Tinbergen is asked how he defines the terms "innate releasing mechanisms" and "releasing mechanisms" within his study of zoology. Tinbergen explains that they dropped the term innate when they discovered some mechanisms were learned even when thought to be "innate;" he explains what he was dealing with in his book "The Study of Instinct."
Tinbergen explains that many of the nonverbal communications within humans have not been studied as extensively as in animals because humans are expected to intuitively understand nonverbal communication. Tinbergen is asked about another book of his called "Curious Naturalists" which is a semi-autobiographical depiction of work done by him and his research team, and his collection titled "The Animal in its World."
Tinbergen responds to whether or not he is now focused on the autistic child because this is an area in which the methodology of ethology can be applied at the human level. Tinbergen describes how the research team can observe the children individually and nonexperimentally.
Tinbergen explains that humankind is in a perilous situation that should be assessed by ethologists to help humanity improve and overcome the pitfalls of modern culture. Tinbergen describes how ethologists have come to believe large, urban environments are a breeding ground for aggressive behavior and how ethologists might one day be able to assist city planners.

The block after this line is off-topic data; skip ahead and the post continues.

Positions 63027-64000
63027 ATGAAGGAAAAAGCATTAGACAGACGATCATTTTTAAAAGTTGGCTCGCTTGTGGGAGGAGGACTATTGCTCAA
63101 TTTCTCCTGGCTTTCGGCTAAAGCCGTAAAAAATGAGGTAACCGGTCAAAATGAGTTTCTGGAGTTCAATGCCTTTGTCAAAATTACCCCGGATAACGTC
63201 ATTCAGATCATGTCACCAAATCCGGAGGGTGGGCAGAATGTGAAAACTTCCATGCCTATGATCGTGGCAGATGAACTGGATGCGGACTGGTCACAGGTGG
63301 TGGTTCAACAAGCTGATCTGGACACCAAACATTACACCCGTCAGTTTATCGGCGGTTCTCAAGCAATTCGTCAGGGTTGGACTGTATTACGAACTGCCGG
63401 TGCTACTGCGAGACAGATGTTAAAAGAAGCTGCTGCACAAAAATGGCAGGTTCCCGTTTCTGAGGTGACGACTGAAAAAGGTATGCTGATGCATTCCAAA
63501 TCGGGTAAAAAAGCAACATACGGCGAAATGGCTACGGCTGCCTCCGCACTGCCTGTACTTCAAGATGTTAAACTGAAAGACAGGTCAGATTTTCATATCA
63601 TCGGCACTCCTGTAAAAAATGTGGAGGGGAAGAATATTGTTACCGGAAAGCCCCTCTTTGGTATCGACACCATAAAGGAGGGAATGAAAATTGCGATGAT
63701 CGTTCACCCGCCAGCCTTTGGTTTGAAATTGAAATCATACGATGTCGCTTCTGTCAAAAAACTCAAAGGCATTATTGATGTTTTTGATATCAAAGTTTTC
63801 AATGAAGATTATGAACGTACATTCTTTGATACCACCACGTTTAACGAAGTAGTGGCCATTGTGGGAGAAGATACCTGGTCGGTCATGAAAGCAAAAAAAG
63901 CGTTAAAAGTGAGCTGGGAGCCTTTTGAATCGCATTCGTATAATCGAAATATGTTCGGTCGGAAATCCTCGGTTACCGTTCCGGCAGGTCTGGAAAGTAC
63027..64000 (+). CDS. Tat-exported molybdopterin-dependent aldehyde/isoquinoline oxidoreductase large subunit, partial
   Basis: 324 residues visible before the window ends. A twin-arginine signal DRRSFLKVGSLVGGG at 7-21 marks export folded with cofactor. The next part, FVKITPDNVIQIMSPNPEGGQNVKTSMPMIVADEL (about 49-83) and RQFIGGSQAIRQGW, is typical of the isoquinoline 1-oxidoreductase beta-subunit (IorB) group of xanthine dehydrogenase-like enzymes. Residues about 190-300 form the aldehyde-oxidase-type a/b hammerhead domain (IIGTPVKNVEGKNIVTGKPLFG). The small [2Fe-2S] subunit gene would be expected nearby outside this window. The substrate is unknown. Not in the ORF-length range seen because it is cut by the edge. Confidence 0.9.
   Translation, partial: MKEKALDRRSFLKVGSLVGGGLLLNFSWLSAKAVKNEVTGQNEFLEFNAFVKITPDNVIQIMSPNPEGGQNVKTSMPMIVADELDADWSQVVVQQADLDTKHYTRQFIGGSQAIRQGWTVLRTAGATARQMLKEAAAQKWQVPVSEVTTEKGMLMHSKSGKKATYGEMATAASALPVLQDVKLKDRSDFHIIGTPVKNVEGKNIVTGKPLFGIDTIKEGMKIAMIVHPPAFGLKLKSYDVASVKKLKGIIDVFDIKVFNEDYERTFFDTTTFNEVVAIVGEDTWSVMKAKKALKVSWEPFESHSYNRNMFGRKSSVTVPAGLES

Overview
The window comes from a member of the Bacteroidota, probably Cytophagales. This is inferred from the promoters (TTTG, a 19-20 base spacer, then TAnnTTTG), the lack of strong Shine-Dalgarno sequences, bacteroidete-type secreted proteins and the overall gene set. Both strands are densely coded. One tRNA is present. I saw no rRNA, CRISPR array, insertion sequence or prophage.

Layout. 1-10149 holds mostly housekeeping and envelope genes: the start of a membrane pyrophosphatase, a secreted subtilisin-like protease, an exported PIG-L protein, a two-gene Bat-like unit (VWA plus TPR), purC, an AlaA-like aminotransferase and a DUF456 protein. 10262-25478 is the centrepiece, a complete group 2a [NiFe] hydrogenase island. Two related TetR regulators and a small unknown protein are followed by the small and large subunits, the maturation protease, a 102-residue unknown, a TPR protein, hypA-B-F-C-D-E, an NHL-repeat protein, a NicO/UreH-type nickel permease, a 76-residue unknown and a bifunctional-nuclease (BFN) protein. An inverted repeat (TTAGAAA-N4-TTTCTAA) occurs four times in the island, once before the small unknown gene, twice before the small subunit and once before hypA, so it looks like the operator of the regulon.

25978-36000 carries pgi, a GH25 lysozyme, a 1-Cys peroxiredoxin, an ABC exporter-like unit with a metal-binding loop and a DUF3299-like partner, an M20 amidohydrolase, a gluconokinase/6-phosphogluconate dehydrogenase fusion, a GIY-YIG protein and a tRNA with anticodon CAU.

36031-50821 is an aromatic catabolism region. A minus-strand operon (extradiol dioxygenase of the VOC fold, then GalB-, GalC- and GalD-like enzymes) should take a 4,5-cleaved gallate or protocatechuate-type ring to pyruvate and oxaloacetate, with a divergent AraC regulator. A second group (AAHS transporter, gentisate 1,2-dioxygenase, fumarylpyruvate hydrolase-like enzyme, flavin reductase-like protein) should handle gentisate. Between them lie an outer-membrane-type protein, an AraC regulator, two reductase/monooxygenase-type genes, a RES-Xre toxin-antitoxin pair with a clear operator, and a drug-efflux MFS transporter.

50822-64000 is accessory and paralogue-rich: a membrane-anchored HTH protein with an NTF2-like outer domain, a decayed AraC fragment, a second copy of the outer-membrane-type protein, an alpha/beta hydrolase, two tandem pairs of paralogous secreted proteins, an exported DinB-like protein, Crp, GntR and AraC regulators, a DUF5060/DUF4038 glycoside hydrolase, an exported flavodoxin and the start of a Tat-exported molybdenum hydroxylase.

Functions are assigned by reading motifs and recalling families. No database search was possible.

Tinbergen explains the critique which was the most articulate was the American psychologist Danny Lerhman's criticism of their rigorous distinction between innate and learned behavior. He goes on to say they eventually concluded Lerhman was correct and altered their existing work.
Credits: Nikolaas Tinbergen's Discussion with Richard Evans
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In this video, Nikolaas Tinbergen considers innate releasing mechanisms, nonverbal communications, the differences and similarities between animals and humans, and autistic children. He also discusses ethology and social problems and presents his reactions to his critics.
Length: 29 minutes
Copyright date: ©1975
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